Raise a glass
1 Dress the scene
Set up your props in an attractive scene. We rested our props on a slate tile to create some texture, but wood would also work. We framed this in front of the wooden bar in an old whiskey shop, but you could use a fireplace, window or even a printed paper backdrop.
2 Use a tripod
So you can keep your hands free to adjust reflectors and fill up or empty the glass with whiskey, put your camera on a tripod. Your lens choice isn’t that important, but an 18-55mm lens will work perfectly for this shot. Our final photo was shot at 55mm.
3 Set up the lights
We placed two Speedlights (see page 88) in softboxes to the left of the bottle to sidelight the curved edge. They cover a wide area, spreading the light across the whole left-hand side of the bottle. We then hung a white shower curtain in front of the lights for further diffusion.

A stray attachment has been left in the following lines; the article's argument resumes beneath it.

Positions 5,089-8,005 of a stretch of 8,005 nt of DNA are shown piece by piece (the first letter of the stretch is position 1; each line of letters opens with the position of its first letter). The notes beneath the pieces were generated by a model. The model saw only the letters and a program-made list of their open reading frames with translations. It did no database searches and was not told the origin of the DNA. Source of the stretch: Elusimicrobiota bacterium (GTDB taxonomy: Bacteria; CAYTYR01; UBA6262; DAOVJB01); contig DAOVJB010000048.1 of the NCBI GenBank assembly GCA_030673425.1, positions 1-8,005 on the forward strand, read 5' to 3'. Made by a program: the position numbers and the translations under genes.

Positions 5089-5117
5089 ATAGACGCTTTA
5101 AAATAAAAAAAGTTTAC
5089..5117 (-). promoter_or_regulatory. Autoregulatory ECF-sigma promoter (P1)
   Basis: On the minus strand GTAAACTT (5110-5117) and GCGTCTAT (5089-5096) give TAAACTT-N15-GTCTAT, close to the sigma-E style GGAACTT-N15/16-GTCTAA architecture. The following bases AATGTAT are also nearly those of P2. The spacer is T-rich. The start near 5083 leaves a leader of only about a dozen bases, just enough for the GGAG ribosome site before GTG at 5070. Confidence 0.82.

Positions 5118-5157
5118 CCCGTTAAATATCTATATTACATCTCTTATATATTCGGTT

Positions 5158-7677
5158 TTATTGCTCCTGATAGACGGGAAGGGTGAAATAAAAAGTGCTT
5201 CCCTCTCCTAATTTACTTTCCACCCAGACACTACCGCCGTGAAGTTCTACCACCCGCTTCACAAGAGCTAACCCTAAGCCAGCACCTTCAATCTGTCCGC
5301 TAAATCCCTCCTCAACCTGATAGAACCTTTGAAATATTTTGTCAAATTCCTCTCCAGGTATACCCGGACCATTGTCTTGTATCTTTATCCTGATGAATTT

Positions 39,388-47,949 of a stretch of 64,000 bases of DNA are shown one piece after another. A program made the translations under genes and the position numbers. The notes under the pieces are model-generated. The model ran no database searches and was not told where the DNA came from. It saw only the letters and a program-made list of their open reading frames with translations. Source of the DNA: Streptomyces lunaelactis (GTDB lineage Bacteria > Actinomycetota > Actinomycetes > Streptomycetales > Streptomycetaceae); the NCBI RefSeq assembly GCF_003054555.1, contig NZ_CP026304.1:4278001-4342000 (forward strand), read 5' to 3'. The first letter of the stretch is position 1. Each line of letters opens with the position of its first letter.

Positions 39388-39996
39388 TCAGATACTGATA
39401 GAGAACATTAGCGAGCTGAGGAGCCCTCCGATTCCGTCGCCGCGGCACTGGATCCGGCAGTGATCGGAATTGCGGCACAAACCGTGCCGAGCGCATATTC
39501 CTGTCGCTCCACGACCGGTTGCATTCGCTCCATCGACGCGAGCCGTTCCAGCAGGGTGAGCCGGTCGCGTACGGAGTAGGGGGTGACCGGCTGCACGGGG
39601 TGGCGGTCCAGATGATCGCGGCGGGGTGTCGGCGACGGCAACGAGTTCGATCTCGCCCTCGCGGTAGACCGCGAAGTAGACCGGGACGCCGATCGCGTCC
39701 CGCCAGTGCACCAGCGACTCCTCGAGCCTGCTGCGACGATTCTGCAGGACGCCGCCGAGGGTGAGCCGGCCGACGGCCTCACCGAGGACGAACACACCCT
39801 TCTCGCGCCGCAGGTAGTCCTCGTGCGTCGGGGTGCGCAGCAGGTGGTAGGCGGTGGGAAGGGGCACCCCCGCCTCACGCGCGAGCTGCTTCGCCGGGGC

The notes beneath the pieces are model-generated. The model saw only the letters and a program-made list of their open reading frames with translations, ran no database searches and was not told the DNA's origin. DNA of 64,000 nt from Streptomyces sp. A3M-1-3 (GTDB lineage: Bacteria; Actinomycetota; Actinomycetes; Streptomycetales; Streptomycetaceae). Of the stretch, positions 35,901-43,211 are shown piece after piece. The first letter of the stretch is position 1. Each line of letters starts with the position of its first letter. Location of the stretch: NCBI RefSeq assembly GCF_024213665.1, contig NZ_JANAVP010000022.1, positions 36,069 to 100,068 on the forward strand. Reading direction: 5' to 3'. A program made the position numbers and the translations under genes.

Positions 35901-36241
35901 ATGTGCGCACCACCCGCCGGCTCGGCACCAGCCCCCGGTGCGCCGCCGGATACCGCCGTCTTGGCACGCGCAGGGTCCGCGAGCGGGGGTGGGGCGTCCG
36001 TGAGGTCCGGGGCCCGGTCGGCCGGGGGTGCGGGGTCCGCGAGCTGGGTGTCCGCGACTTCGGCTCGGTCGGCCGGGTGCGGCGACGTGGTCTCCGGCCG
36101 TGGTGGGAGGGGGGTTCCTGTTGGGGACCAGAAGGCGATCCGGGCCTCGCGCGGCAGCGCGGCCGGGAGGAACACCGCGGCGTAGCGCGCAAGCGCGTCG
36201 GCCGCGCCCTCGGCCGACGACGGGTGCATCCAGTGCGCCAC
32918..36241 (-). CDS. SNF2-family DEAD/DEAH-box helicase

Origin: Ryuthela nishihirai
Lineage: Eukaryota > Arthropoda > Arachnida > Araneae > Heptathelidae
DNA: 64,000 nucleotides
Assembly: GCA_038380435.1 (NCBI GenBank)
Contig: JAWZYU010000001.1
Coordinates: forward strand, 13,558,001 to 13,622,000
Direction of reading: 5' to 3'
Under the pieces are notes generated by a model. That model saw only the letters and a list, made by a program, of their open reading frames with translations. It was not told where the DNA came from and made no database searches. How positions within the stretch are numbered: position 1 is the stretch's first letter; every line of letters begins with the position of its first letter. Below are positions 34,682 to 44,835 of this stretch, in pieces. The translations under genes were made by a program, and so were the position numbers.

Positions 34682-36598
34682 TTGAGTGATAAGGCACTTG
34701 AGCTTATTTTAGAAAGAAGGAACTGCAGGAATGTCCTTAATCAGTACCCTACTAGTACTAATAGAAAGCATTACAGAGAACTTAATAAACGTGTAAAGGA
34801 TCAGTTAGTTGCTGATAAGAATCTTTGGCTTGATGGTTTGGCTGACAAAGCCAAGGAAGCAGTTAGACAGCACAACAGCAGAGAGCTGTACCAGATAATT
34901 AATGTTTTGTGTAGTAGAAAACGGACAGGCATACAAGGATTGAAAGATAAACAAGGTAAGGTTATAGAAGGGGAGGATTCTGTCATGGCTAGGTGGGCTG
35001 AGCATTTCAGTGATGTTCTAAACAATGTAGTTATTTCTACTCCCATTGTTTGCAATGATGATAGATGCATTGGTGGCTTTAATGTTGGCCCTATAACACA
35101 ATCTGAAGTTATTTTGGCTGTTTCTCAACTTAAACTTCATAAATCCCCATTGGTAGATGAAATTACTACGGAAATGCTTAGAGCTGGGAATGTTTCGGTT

4 Shine a light
Now that we have the light set up, we need to get some light bouncing through the bottle. Cut the silver or gold card into the shape of the bottle, with a folded arm to prop it up. Position the card opposite the light at 45 degrees, so that it bounces light back through the glass.
5 Drag the shutter
We set the light to ¼ power, then dialled in an aperture of f/6.3 on the camera to throw the background out of focus. At ISO100, we went from 1/200 sec shutter speed (sync speed) to 1/30 sec to lighten the backdrop (this is called dragging the shutter).
6 Lift the label
Now that the bottle and glass are starting to sing, the label needs a lift too. Cut the leftover gold card into a rectangle a bit bigger than the length of the label and hold it opposite the light. Experiment with the placement until you’re happy